I am amazed, humbled, and so very grateful for the outpouring of support, positive suggestions, and sharing of my post yesterday about the theft of six of my art quilts from the show in Virginia last weekend. Click here to read the previous post.
Thank you from the bottom of my heart to everyone who read, commented, liked, retweeted, and shared my story!
The more eyes that are out there looking, the greater the chance that my artwork might be found and returned to me. If you see any of these pieces online, or anywhere else, or if you hear anything about them, please email me at [email protected] I would really appreciate it!
At left is a shot of the wall in my booth that four of the pieces were taken from. At the bottom right is Song of the Heart--gray with the bright stripe of irregular circles. Just up from that to the left is Geranium–mostly reds and oranges with one green horizontal section. Better photos of these pieces and the other two that were taken are in this post.
Then the two that I hadn’t had a chance to get photographed are Tropicana–the small piece just to the left of Geranium that has an orange central block with a blue border, and Peacock Drive–the pastel piece just to the left of the row where Tropicana is. You’ll probably have to right-click on the photo to see it larger in a new window. I had to crop this image from a larger photo I took on my phone, so the quality isn’t great.
The other two pieces were taken from the opposite wall.
As far as I know, I’m the only artist in the show who had multiple pieces taken. There may have been one other artist who lost one piece, but I don’t know that for sure. The show did have security patrolling the area during the night, but the venue was large and spread out, so it was difficult to have a presence everywhere all the time. The show staff has been supportive, and apparently nothing like this has happened at the show recently, although a sculpture was stolen at the show some time ago, and later recovered.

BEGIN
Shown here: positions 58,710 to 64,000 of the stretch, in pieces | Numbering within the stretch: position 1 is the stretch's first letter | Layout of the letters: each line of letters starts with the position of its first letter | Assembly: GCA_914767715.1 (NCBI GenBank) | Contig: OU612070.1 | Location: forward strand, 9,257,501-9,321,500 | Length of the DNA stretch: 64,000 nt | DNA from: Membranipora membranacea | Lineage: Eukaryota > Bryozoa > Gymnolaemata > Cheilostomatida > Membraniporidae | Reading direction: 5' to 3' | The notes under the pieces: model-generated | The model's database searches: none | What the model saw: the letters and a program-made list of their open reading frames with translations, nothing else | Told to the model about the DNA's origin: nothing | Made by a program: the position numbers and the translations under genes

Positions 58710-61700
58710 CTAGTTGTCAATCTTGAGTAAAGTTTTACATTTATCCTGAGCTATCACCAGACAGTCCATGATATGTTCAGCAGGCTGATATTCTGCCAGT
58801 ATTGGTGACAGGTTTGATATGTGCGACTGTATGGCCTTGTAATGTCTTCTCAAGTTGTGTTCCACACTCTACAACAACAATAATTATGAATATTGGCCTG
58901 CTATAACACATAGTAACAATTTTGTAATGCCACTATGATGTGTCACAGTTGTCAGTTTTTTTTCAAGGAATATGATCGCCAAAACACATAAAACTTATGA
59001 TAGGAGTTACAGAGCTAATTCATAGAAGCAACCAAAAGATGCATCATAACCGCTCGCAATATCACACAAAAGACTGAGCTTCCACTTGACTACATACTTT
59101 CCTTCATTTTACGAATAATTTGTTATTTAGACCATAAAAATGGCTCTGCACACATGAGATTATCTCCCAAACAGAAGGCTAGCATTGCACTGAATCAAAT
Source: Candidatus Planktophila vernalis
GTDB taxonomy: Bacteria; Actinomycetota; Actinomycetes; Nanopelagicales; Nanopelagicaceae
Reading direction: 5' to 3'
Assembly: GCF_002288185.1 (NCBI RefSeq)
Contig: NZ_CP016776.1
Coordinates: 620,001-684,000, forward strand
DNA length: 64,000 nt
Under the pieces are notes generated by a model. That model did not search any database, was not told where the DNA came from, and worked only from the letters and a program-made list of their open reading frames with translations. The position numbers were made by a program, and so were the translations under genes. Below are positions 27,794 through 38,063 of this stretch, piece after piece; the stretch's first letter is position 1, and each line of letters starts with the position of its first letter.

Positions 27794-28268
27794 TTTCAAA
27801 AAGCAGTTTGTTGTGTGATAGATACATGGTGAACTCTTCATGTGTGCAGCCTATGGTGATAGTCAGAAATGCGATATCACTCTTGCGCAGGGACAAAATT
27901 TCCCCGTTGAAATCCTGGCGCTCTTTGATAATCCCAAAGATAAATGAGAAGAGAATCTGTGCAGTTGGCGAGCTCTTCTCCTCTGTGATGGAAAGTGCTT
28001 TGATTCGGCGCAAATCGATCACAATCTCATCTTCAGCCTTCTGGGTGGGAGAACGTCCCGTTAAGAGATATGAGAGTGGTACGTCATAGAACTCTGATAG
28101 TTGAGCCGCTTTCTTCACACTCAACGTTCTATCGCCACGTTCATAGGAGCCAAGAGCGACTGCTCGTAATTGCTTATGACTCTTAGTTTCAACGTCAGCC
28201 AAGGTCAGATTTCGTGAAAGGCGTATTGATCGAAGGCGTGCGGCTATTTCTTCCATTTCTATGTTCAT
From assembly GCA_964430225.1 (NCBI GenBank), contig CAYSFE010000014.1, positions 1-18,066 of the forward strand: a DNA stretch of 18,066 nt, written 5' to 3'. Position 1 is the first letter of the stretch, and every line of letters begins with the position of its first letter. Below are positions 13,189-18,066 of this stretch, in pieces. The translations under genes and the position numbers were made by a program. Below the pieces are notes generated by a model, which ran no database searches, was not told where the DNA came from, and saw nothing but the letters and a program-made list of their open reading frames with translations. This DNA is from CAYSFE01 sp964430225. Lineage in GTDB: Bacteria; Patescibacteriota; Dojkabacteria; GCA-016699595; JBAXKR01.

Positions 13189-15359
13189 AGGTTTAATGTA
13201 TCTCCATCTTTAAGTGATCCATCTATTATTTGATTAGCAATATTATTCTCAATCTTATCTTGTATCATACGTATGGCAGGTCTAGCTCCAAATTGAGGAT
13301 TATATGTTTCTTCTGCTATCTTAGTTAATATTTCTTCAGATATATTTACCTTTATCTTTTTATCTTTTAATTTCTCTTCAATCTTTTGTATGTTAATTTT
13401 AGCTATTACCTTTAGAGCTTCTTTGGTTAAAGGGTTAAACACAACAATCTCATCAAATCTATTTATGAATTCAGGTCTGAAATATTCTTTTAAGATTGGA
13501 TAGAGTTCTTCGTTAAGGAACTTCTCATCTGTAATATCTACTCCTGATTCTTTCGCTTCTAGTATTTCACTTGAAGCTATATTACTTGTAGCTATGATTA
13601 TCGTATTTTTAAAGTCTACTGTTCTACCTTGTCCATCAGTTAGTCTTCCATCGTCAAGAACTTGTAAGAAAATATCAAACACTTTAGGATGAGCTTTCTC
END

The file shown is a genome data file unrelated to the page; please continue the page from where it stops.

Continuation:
I want to make it clear that I think the Northern Virginia Fine Arts Festival is a good show. Saturday was a great day–the weather was beautiful, there were lots of people out enjoying the art, and several of my pieces were purchased and happily went home with new owners. There are always risks inherent in showing your work at outdoor fairs and festivals, and in three years of doing this, I’ve never had anything like this happen before. Maybe it was just bad luck–either my work caught the attention of the wrong person, or it was a random act.
Either way, the loss is devastating. On a personal level, my pieces take a long time to make. They are created improvisationally and are all one-of-a-kind, so even if I wanted to, I probably couldn’t make another one exactly the same. That’s the reason I don’t have signs up in my booth forbidding photographs–if I couldn’t reproduce a piece exactly (and I know how I did it and what steps to take), it stands to reason that someone else working from a photograph couldn’t either (although I still hope they wouldn’t try)!
On a business level, this is my job. I work at it full time, and I have other commitments to shows and galleries that will be more difficult to fill in the next few weeks because of the loss of so many pieces at once.
I make a huge effort to be generous when I’m out doing a show, and this one was no exception. I enjoy sharing my work and talking about my process, and I’m happy to give tips and encouragement to others thinking of pursuing a similar path. So it’s incredibly disappointing to be taken advantage of in this way, and very disheartening to think I may have had a conversation with the person who later came back and stole my work.
To end on a positive note, the support and help I’ve gotten from friends, fellow artists, and total strangers has been uplifting and given me much comfort in a difficult time. Thank you all. I’ll keep you posted if there are further developments.